Venezuela - update on currency exchange controls
This article provides the market with a brief overview of Venezuela’s currency exchange controls regime.
Please note that this article supersedes guidance contained in a previous article published on 26 June 2014 entitled "Venezuela - New Currency Exchange Control Alternatives".
For the past decade, Venezuela’s exchange control regime has restricted the conversion of local currency into and out of foreign currency. At present, there is a three-tiered currency control system in place:
- The Official Exchange Rate (CENCOEX, originally CADIVI)
- SICAD and
Of these, the options available for the insurance sector seem to be limited to SICAD and SIMADI – however, the government has not published any new rules or regulations that clarify exactly which activities/sectors can make use of which tier.
The update below constitutes our understanding and should not be interpreted as definite advice tailored for the insurance sector. It is therefore recommended that Lloyd’s managing agents follow the guidance sought from local intermediaries and, where necessary, of independent legal counsel before entering into potential transactions.
Venezuela’s currency exchange control system summarised
In February 2015, the Venezuelan government amended its foreign currency exchange system, only months after the introduction of SICAD II as a third alternative rate to the Official Exchange Rate (provided by CENCOEX, originally CADIVI) and SICAD (originally SITME). In short, SICAD and SICAD II were merged to SICAD and a new third tier, SIMADI (Marginal Currency System), was introduced.
After these latest changes, the Central Bank of Venezuela (BCV) now operates with the following three-tiered currency control system:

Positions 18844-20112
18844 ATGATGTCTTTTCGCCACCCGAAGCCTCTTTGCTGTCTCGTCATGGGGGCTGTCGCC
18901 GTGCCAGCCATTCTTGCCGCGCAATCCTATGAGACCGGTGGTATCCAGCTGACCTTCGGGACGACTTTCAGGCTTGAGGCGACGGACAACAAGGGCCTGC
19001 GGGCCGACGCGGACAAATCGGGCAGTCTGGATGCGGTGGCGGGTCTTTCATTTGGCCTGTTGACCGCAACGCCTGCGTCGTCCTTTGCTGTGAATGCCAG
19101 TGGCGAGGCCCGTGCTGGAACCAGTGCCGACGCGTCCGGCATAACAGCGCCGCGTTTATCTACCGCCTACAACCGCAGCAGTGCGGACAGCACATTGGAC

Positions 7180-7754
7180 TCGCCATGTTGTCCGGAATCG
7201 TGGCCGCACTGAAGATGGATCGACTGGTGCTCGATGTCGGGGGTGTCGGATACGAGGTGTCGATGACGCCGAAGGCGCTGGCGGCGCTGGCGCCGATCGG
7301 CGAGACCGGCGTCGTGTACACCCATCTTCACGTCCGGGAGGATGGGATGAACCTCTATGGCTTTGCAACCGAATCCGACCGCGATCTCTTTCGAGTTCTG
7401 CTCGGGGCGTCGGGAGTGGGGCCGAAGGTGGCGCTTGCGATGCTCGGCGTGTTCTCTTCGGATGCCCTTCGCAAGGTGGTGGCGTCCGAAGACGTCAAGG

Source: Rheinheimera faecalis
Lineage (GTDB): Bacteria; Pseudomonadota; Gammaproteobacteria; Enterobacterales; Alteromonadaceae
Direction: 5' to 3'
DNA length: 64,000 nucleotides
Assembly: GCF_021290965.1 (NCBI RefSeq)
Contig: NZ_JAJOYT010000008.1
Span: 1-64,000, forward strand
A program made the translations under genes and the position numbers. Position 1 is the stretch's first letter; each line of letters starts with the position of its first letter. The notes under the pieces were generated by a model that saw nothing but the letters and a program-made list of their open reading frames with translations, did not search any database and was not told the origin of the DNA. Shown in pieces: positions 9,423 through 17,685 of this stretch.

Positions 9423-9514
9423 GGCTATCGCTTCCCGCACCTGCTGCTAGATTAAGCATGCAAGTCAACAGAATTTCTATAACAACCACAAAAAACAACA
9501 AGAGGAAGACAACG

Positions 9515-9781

- The Official Exchange Rate (CENCOEX, originally CADIVI) is available via the purchase of foreign currency from the BCV in exchange for local currency, through a dual administrative/authorisation procedure supervised by a government entity. Currency is purchased at a controlled official exchange rate fixed by the BCV and the Ministry of Finance. This system is explicitly limited to the food sector.
- SICAD (originally SITME, recently merged with SICAD II) enables the purchase of foreign currency from the BCV via regular auctions regulated by the government. Since its merger with former SICAD II and the introduction of SIMADI in February 2015, the government has not published any new rules or regulations that clarify exactly which activities, industries or transactions will be eligible to transact at SICAD. In practice, the government invites specific economic sectors to participate in the auctions (toys, auto, agricultural, etc).
- SIMADI (Marginal Currency System), introduced in February 2015, is intended to compete with the unofficial parallel currency exchange market (black market) rate by allowing for the trade of currency based on supply and demand. It is available to individuals and companies – both public and private.
For the actual individual rates and further clarifications on the eligibility to use the Official Exchange Rate, SICAD or SIMADI, please seek advice from your local brokers or check the BCV’s website for official updates.
Lloyd’s trading status
Lloyd’s underwriters are not licensed to write insurance in or from Venezuela. Lloyd's is registered as a foreign reinsurer in Venezuela. This registration enables Lloyd's underwriters to write reinsurances business on a cross-border basis only.
Local brokers should be consulted for further information on these exchange systems, and reinsurance documentation must specify the exchange system, and rate of exchange, that is to apply when converting premiums and claims into a settlement currency.